NOAA Blue Carbon Enterprises Lessen Climate Change Damage
The Takeaway: Coastal wetlands research, restoration, tools, data, workshops, and partners—NOAA brings every blue carbon asset to the fight against climate-change-related hazards and harm.
Looking out onto a tranquil coastal marsh, many people would never guess that, beneath its windswept grasses, plants buried deep in the soil have captured and stored vast amounts of carbon dioxide and other greenhouse gasses.
In the race to lessen the damage of climate change, this “blue carbon” held in the nation’s coastal ecosystems is a powerful ally. It incentivizes restoration projects and can be traded on global carbon financial markets, which balance projects that feature emissions with contributions that take carbon out of the atmosphere.
Blue carbon also plays an important “green” role in the U.S. Infrastructure Investment and Jobs Act, which directs more than $12 billion dollars to advance carbon capture and removal projects.
Research reserve leaders believe so much in applying blue carbon science that their Science Collaborative program (co-led by the University of Michigan) has helped fund most of the projects described below. What’s more, NOAA’s land cover program ensured that blue carbon is included in the U.S. greenhouse gas emissions inventory.
The following examples represent ongoing blue-carbon-related efforts throughout the research reserve system.
Photo credit: Kris Bayne
Pioneering products travel far
- “Bringing Wetlands to Market,” created by the Waquoit Bay Research Reserve in Massachusetts, was the first-ever U.S. tool and guide on marketing the blue carbon stored in coastal wetlands.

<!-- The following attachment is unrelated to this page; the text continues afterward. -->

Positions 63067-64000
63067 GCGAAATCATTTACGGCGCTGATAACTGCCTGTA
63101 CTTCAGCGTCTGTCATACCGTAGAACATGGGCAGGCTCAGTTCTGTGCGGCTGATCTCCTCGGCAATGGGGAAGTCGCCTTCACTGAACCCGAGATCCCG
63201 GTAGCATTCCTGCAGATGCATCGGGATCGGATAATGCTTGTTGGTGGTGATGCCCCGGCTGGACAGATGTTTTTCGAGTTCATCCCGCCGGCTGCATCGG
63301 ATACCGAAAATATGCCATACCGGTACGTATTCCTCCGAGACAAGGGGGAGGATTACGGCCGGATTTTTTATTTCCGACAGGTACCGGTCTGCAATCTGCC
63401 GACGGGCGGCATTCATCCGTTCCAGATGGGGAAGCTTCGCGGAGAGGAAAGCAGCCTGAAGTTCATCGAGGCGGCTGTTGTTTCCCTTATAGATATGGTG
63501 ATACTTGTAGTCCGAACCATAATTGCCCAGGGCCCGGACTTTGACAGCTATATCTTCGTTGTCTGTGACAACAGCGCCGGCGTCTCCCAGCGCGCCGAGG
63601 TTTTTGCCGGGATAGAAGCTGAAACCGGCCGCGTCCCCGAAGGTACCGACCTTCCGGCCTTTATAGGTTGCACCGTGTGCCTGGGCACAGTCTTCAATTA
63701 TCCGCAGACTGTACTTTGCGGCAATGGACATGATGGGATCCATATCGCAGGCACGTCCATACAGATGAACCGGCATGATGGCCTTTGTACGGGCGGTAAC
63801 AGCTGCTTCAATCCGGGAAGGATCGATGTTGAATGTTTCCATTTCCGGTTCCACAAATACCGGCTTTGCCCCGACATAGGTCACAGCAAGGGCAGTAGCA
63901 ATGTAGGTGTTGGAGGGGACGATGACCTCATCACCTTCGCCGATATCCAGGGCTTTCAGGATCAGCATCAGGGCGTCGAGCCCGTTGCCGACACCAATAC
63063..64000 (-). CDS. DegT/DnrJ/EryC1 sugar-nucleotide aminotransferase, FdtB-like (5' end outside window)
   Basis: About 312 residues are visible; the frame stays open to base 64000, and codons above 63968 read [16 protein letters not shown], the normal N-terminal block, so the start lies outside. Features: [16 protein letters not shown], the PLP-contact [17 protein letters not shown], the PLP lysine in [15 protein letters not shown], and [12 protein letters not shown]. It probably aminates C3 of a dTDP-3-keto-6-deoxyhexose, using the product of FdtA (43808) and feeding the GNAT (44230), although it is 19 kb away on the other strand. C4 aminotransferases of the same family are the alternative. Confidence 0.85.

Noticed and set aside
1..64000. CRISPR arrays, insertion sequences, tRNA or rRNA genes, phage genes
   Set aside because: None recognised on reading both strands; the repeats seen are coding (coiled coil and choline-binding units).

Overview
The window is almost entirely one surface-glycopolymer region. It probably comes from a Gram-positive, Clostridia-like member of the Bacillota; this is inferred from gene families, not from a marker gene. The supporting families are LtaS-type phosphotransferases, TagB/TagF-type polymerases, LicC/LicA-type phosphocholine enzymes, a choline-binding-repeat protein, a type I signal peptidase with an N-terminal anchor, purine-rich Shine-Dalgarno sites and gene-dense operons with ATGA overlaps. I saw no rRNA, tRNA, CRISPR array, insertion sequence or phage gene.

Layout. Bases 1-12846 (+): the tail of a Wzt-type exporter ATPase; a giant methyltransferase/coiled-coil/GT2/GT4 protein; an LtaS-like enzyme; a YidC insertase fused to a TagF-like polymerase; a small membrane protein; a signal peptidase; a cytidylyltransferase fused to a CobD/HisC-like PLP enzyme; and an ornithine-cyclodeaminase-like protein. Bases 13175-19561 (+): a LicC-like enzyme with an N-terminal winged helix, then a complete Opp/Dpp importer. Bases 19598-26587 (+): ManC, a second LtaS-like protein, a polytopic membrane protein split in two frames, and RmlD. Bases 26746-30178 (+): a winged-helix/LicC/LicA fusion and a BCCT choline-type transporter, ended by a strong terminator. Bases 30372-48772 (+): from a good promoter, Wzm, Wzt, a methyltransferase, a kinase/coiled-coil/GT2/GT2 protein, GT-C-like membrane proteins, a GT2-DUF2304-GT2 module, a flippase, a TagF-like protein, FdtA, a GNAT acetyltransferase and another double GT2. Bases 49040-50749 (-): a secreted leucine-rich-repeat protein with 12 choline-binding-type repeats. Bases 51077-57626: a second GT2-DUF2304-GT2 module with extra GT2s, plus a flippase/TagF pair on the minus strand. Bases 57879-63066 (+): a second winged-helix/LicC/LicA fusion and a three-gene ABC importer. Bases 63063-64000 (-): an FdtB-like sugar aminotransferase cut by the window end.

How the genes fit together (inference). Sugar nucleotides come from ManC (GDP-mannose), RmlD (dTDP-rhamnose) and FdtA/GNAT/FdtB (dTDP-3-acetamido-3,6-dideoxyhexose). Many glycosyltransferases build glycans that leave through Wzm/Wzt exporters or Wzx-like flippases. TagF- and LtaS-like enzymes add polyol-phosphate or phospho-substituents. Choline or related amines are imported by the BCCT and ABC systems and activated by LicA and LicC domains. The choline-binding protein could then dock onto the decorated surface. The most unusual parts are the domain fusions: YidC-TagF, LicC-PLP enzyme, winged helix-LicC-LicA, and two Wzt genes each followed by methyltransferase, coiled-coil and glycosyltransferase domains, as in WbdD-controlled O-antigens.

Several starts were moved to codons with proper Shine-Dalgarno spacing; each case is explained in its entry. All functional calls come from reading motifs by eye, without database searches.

- The Mission-Aransas Research Reserve in Texas adapted “Bringing Wetlands to Market,” presenting it to 318 participants in three cities and four additional research reserves in Florida, Louisiana, and Mississippi. A video gives viewers “the skinny” on blue carbon.
- In Massachusetts and at least five other states, a blue carbon curriculum featured through Teachers on the Estuary workshops has reached 100-plus teachers who have educated more than 2,000 students.
- The Waquoit Bay Reserve and their partners discovered that restoring tidal flow to restricted or degraded marshes reduces emissions of the greenhouse gas methane. These early methane findings have been studied by other reserves.
- Today, the reserve is partnering with the U.S. Environmental Protection Agency on a framework to help New England policymakers incorporate blue carbon considerations into state greenhouse gas policies.
Photo credit: Ocean Conservancy and The Ocean Foundation
Reserve hosts carbon-offset “first” and mangrove restoration
- Last year, the Philadelphia Eagles pro football team agreed to restore seagrasses and mangroves at NOAA’s Jobos Bay Research Reserve in Puerto Rico as a way to offset carbon emissions stemming from team travel. The Ocean Conservancy and The Ocean Foundation are project partners.
- Another project, the Mangrove Coast Collaborative, has already begun to increase healthy mangrove forests at this reserve and the Rookery Bay Research Reserve in Florida. The collaborative solicits community input and then delivers maps, assessments, and decision-science insights.
Photo credit: NOAA
Experts probe carbon storage and potential markets
- In 2014, the South Slough Research Reserve in Oregon and the Padilla Bay Research Reserve in Washington State helped to establish the Pacific Northwest Blue Carbon Working Group. Thanks to this group, people with a stake in the issue can view data on the carbon stored in Pacific Northwest tidal wetlands.
- The group continues to add to the blue carbon database; quantify blue carbon stocks in major coastal habitats; explore carbon-market finance projects; and investigate the effects of greenhouse gas storage and emissions in tidal wetlands.
- In a related project, a recipient of the Margaret A. Davidson Graduate Fellowship at the Padilla Bay Reserve is studying how connected watersheds and other environmental conditions affect carbon storage in seagrass meadows.